By Kirk Kardashian, September 2012
Published Sep 04, 2012
For Tom Naughton D’89, T’96, the essence of private equity investing isn’t in the thicket of jargon that’s grown up around the industry—the buy out, the claw back, the turnaround, the upside—but in the dream of a smart, driven entrepreneur.
As the founder of NeoCarta Ventures, an investor in early-stage IT companies, there is nothing Naughton enjoys more than listening to entrepreneurs and handing them money to pursue their ideas.
Now Naughton brings that passion to his alma mater as the new executive director of the Tuck Center for Private Equity and Entrepreneurship, a resource for students, alumni, and practitioners on the inner workings of an economic engine that drives global innovation and productivity.
Naughton got his start in private equity, somewhat by serendipity, while a student at Tuck. “I was vaguely interested in marketing when I came here,” he says, “but then I was invited to an interview with a private equity firm.” As he prepared for the interview, he realized it was an incredible opportunity. He was offered a summer internship with that firm, which he parlayed into a full time job in General Electric’s private equity group, investing in companies that would show NBC (then owned by GE) how to grow with the Internet. After three years at GE, Naughton struck out on his own and formed NeoCarta Ventures, in Boston.
When the chance came to work with Colin Blaydon, the William and Josephine Buchanan Professor of Management, as the executive director of Tuck’s Center for Private Equity and Entrepreneurship, Naughton knew the job was the perfect fit. “I think what I bring is some real world experience and enthusiasm,” he says. “And, because I still sit on some boards of companies my firm has invested in, I can bring that practical knowledge, too.”
While Tuck is mostly familiar to Naughton, one important change he’s noticed is that a lot more students come here with the intent of starting a business. He’s happy to be part of the growing infrastructure of support for these students, and he plans to work closely with the Dartmouth Entrepreneurial Network and the new Entrepreneurship Initiative at Tuck. “I worked informally with a couple of students last year,” he says, “and I really enjoyed helping them propel their companies forward.”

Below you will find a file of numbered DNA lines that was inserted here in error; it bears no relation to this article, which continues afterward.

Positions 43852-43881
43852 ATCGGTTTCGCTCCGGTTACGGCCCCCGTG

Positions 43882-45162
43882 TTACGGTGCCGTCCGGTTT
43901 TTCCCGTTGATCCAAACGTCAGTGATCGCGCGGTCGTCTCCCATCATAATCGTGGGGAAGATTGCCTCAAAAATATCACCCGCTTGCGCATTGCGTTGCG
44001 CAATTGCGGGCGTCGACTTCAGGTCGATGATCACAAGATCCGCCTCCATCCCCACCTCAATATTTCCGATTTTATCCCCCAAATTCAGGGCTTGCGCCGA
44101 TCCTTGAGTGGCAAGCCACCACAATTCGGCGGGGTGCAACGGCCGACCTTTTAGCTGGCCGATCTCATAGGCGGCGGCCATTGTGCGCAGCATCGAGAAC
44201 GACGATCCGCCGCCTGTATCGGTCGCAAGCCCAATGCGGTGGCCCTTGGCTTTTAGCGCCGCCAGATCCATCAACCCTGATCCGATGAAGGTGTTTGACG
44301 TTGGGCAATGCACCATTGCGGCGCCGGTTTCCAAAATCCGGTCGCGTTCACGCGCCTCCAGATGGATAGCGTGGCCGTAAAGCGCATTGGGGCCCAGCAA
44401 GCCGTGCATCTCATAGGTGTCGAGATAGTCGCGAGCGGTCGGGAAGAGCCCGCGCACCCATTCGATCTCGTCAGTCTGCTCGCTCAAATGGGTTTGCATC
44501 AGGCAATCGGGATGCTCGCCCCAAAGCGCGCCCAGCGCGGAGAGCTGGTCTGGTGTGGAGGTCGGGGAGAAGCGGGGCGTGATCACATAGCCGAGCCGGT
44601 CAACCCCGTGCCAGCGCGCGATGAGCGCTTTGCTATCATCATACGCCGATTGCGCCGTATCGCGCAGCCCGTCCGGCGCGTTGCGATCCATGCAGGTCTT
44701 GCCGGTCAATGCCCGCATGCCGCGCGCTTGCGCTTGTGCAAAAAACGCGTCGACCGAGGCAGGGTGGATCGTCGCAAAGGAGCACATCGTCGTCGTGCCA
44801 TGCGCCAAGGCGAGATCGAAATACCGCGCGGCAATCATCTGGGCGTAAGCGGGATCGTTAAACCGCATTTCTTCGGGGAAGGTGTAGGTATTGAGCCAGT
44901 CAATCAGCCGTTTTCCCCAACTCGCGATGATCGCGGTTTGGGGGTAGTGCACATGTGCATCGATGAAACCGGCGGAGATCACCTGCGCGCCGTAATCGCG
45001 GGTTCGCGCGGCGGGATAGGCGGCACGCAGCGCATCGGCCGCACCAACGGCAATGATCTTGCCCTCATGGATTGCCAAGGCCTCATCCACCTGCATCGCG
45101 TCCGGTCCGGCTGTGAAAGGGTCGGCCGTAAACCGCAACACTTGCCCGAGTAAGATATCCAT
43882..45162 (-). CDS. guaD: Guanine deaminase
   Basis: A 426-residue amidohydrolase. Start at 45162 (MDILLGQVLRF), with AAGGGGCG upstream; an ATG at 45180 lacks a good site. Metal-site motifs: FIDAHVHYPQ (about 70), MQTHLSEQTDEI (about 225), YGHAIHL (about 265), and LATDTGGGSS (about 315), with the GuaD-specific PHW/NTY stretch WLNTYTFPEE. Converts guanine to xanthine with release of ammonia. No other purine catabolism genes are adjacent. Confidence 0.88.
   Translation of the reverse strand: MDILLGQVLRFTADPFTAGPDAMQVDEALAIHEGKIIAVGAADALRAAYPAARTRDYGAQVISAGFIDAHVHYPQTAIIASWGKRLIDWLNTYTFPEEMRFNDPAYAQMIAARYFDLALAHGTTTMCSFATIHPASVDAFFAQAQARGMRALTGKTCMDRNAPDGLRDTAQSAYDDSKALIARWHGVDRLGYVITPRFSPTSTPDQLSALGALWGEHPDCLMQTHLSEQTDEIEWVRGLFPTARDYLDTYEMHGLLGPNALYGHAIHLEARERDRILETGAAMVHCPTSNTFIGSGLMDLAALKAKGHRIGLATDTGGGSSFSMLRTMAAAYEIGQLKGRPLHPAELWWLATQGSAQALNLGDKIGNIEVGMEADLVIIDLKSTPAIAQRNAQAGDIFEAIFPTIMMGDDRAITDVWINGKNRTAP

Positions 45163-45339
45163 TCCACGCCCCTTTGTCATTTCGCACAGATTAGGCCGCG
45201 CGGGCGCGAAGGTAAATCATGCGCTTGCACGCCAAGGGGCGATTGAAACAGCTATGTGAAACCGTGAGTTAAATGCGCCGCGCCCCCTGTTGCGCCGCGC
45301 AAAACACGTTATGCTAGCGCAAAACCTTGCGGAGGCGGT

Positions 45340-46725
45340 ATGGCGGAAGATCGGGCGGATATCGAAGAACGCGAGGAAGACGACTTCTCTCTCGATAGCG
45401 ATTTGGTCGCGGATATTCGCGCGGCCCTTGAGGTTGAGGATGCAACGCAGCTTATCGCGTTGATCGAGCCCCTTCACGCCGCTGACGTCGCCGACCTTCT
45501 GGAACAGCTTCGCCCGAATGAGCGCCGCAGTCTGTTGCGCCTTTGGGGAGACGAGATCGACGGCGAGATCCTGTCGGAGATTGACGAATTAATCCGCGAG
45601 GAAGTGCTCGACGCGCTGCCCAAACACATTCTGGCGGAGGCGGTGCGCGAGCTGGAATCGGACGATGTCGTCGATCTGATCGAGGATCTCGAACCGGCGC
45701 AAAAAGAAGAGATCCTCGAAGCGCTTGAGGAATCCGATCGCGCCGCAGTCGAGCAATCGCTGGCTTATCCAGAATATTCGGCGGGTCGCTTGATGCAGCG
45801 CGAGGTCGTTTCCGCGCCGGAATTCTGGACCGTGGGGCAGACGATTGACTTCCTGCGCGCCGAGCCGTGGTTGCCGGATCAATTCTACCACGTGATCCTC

In addition to aiding entrepreneurial students, Naughton sees his role as a mentor for students and alumni interested in the spectrum of private equity, from venture capital through growth equity and buy outs. That job includes connecting students with people in his network, and working with young alumni just making their way in the industry. “When you get the coveted job in private equity, it’s not over,” he explains. “The path is just beginning.”
Another of Naughton’s important functions is to support the academic mission of the center, working with professor Blaydon on the Private Equity course, as well as with students involved in Independent Studies and First-Year Projects.
The educational component of the center’s mission also extends beyond Tuck, to the press and the public. “This is especially exciting because it’s an election year, and Mitt Romney worked at Bain Capital,” Naughton says. “Private equity is in the news all the time, and often not in the best light. So it will be nice to set the record straight, in a non-partisan way, and explain what private equity is and isn’t.”
One of the basic lessons Naughton hopes to impart to Tuck students is that private equity is relevant to an MBA education, no matter what field one decides to enter. “What’s unsaid behind all the talk in the media is that PE is a critical industry for business and the economy,” he says. “Even if you’re interested in manufacturing, you might start a business or be part of a management team that spins out a company—eventually, you’re going to need some private equity skills.”